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How ASPs Work


Defining an ASP

ASPs tend to be made fairly complex and confusing in the media, but people have been using forms of the ASP for centuries. By looking at one of these existing models and seeing how simple they are, you can gain a great deal of knowledge about Internet ASPs. An airline is a classic example of a non-Internet ASP, and is extremely simple to understand. It therefore makes a great starting point into your understanding of ASPs.

Almost all Fortune 1,000 businesses, as well as many small businesses, use airlines extensively. Many individuals also fly frequently for business and pleasure. Yet the number of businesses and individuals that own their own airplanes is extremely small. Instead, we rely on airlines to provide travel services to us on a per-use basis.

The main reason for the lack of plane ownership is the extremely high cost of entry. Let's say that you would like to own and operate your own jet. Here are some of the costs involved:

  • You have to purchase the jet. Jets cost millions of dollars.
  • You have to maintain the jet.
  • You have to hire people to staff the jet -- a pilot, for instance, is someone you will need, and pilots are extremely expensive.
  • You have to hope that the jet is in the right place at the right time for the people who need it. If not, you need to move the jet around at a high cost in terms of fuel, maintenance, etc.

In almost all cases, these costs are so high that, compared to the cost of individual airline tickets, they make no economic sense. Even the most intrepid traveler who flies 52 weeks out of the year would spend at most $2,000 per week ($104,000 per year) on airline travel. That amount of money would not even cover the cost of the pilot, not to mention the cost of the plane, fuel, maintenance, support, etc. involved in owning and operating a private jet. A private jet only makes economic sense in two possible cases:

  • You are moving a group of people around frequently and in unison.
  • The value of the people flying is so great that it washes out the cost of operating the jet. For example, if you have a group of executives whose value to the company is $2,000 per hour (for example, a CEO making $4 million per year), then obviously you want to waste as little of this group's time as possible. You also want these people to be as relaxed as possible so they can work optimally. In cases like that, a private jet may be well worth the money.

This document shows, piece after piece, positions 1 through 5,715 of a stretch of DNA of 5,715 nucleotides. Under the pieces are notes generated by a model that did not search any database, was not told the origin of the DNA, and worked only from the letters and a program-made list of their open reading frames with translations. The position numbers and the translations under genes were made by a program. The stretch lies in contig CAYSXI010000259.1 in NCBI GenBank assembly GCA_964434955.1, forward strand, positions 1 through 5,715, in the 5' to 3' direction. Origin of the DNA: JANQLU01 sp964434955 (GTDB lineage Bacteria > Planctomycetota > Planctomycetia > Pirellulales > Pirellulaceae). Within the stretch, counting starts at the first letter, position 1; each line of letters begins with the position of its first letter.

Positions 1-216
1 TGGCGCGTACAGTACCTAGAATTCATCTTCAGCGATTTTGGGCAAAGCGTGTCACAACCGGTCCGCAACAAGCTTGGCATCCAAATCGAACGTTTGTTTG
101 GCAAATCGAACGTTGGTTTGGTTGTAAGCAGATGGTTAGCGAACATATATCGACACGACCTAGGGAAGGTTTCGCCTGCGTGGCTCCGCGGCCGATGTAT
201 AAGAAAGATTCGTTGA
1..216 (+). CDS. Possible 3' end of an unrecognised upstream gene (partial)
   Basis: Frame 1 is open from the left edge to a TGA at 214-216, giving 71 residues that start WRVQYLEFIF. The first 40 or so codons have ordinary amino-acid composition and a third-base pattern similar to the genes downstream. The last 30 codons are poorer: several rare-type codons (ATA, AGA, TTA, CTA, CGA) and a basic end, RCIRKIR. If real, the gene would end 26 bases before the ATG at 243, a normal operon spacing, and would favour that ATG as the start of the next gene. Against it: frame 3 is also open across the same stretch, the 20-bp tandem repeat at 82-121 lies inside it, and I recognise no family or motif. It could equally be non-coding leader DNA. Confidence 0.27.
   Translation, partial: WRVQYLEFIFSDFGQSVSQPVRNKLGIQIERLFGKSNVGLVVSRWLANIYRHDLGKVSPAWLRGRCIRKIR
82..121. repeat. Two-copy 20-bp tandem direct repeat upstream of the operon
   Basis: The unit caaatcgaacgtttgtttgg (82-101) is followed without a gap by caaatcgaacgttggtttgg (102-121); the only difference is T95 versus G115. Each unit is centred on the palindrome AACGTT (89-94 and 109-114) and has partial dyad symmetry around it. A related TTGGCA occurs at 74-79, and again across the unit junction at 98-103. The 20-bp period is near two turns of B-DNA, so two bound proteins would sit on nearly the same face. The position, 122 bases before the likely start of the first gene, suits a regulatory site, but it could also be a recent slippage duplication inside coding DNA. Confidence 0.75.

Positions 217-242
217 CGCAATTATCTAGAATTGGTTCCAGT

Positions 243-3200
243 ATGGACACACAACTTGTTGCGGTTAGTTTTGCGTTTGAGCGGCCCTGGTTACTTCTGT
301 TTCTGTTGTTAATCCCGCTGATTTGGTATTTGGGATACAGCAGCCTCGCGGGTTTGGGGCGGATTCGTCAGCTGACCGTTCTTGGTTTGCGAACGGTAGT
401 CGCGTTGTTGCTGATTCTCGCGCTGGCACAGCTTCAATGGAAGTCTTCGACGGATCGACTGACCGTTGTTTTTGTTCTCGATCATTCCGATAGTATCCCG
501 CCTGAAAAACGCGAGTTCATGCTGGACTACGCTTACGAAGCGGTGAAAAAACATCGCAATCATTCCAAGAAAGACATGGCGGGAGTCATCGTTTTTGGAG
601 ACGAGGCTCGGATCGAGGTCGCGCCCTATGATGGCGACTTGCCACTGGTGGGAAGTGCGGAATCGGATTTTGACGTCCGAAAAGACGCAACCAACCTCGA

These two cases are extremely rare, hence the rarity of private jets. Note also that people who own private jets frequently travel between the United States and Europe on the Concorde. The Concorde is an ASP for high-speed European travel. No company could justify the cost of owning and operating a supersonic jet.

Airlines are classic ASPs because they give you and/or your company a choice. You can own and operate your own jet, or you can charter a jet from an airline when you need one (see, for example, How NFL Equipment Works to find out how an NFL team uses chartered jet service), or you can pay a very low incremental cost to fly each time you need to travel (and share the cost of owning and operating the jet with hundreds of other passengers on the plane). The "pay a low price each time you use it" versus the "buy the service outright" option is a common feature of Internet ASPs, too.

There are many other ASP-like models that most of us use every day. For example:

  • Shipping companies - Instead of maintaining your own distribution network for packages, you pay a low incremental fee to ship a package with the post office, Fedex or UPS. BMW and McDonalds are examples of companies that do so much shipping that they actually own and operate their own truck fleets -- but this are a rarity.
  • Telephone companies - It would be extremely difficult for a company to justify the cost of owning and operating its own nationwide fiber optic network, so we all pay an extremely low incremental cost for each minute of long distance time we use.
  • Power companies - It would be possible for each homeowner and business to generate power, but not for 10 cents per kilowatt-hour. Therefore, it makes sense to purchase power from a power company that distributes the high capital cost of a power plant across all of its customers. Some companies -- especially companies that deal in forestry products -- can actually generate their own power affordably because they have a source of free fuel or waste heat from some other process within the company.

There are cases where we do not go the ASP route. For example, a huge number of Americans own and operate their own automobiles instead of using the ASP called "public transportation." Most large businesses can justify the costs of large copying machines, while smaller companies rely on the ASP called Kinkos.

The point of all this is simple -- ASPs are all around us in many different forms. We choose whether or not to use ASPs based on economic factors that are driven largely by our frequency of use and the cost of entry and maintenance.